[Catalog-sig] [Distutils] pre-PEP : Synthesis of previous threads, and irc talks + proposals
Phillip J. Eby
pje at telecommunity.com
Wed Oct 1 20:28:07 CEST 2008
At 07:55 PM 10/1/2008 +0200, Tarek Ziadé wrote:
>On Wed, Oct 1, 2008 at 7:29 PM, Phillip J. Eby <pje at telecommunity.com> wrote:
> > I'm -1 on all of the above. I think we need a standard for tools interop
> > (ala WSGI), not implementation tweaks for the existing tools. I also think
> > that a concrete metadata format proposal is premature at this time; we've
> > barely begun to gather -- let alone specify -- our requirements for that
> > metadata. (Essentially, only version dependencies have been discussed,
> > AFAICT.)
>What are the other important points we need to discuss at this point
>in your opinion ?
What information needs to be conveyed by a "build" tool to an
"install" tool, and vice versa.
For example, an install tool needs to know what files are
documentation, which are sample data, and what is part of the library
proper, as well as what things are scripts (and in what language
those scripts are written, e.g. Python, shell, batch, etc.). Some
install tools need to know about icons, menus, registry info, cron
jobs, etc. (These are perhaps more properly the domain of
applications than libraries, but I'm going to assume that these
things are in scope.)
The way that this information is communicated needs to be extensible,
so that optional metadata for debs and msi's and rpm's and
whathaveyou can be incorporated, without needing to modify the
standard -- especially if the APIs for reading and writing this data
are in the stdlib.
There needs to be a way for install tools to ask a source package to
"configure" itself, possibly specifying options (and a way for it to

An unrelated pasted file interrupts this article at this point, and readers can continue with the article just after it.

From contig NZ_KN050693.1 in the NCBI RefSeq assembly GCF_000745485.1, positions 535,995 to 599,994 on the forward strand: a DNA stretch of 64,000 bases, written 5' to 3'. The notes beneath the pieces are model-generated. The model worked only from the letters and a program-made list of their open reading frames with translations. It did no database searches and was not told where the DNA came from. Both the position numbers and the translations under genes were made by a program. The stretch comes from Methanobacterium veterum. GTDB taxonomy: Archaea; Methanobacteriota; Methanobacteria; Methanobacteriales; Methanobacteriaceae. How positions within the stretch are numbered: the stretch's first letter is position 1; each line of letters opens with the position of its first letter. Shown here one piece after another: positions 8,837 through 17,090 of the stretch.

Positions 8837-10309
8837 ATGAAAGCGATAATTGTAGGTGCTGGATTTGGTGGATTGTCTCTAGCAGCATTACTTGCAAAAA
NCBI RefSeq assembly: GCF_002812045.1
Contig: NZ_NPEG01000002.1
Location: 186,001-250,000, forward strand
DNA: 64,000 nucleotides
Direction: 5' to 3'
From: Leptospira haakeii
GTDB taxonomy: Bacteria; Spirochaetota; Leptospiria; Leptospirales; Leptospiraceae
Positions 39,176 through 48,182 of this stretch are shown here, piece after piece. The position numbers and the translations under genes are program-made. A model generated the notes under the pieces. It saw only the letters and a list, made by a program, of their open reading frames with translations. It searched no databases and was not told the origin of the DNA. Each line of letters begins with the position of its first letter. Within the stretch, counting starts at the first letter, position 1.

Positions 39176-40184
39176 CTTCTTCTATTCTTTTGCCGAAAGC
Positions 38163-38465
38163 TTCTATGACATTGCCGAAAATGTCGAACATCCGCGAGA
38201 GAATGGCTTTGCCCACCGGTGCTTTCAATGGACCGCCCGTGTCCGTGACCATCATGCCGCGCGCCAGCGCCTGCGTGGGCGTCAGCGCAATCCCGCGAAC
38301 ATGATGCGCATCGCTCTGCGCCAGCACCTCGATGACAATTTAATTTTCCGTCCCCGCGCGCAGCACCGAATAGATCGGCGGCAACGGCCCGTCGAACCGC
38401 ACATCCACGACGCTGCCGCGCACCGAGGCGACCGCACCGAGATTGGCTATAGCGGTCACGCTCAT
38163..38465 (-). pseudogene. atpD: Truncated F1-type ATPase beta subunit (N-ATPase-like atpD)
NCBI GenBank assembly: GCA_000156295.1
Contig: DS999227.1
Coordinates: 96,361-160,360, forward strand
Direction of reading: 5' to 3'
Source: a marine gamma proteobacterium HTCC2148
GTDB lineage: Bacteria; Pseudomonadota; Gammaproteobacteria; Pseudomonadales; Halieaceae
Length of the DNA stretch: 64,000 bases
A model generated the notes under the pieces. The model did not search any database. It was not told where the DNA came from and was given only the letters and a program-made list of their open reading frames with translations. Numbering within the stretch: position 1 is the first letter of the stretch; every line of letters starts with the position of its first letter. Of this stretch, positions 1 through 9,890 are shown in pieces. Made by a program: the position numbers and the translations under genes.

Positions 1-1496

find out what those options are, to be able to present them to the
user). Then there needs to be a way for the install tool to ask the
package to build itself with the configured options, and a standard
for how the build tool(s) communicate errors or other issues back to
the install tools.
There needs to be a way, of course, for the package to specify what
build tools it needs in order to be built, and for those to plug in
to the (again stdlib-contained) build API.
There needs to be a better API for querying C configuration and
compiler details, that's separate from the distutils "ccompiler" stuff.
Last, but not least, there needs to be a definition of core build and
install tools to be both an example/reference implementation of the
standard, and to provide the basics needed by the core.
I think I've mentioned all of these previously in the thread. I also
think that as a matter of technicalities, these things are not
difficult to achieve... but if it they are only achieved
*technically*, then the result is a failure, not a success.
In order for the *real* goal to be achieved (i.e., a flourishing
build/install system for Python), widespread participation and buy-in
is required. If the OS people or the big package people (e.g. Zope
Corp., Enthought) or the distutils aficionados are left out, then the
result won't get used.
I think the best way to ensure that nobody is left out, is to get
them to participate in the design of a standard that ensures that
*they* will be able to control their destiny, by creating their own
build plugins and/or install tools... or at least having a robust
choice of alternatives.
We need a consensus "de jure" standard (ala WSGI), rather than just
an ongoing "de facto" standard (ala distutils/setuptools), or we're
not making any substantial progress, just handing the reins over to
> >> Enforcements:
> >> - a binary distribution cannot be uploaded if a source distrbution
> >> has not been previously provided for the version
> > Note that this doesn't allow closed-source packages to be uploaded; thus it
> > would need to be a warning, rather than a requirement.
>Right. do you agree it is something useful to do ?
> >> New features:
> >> - we should be able to download the metadata of a package without
> >> downloading the package
> >> - PyPI should display the install and test dependencies in the UI
> > It could only do this for specific binaries, since dependencies can be
> > dynamic.
>What dynamic means here ? the python module to static file process or more ?
>can you provide an example ?
Dependencies can be platform-specific as well as python-version
specific. If you want ctypes, you would depend on it in python 2.4
but not in 2.5. Similarly, if on some platform a certain library is
required to implement a feature that is natively accessible on other
platforms. In these cases, you would have logic in setup.py to
detect this and choose the appropriate dependencies.
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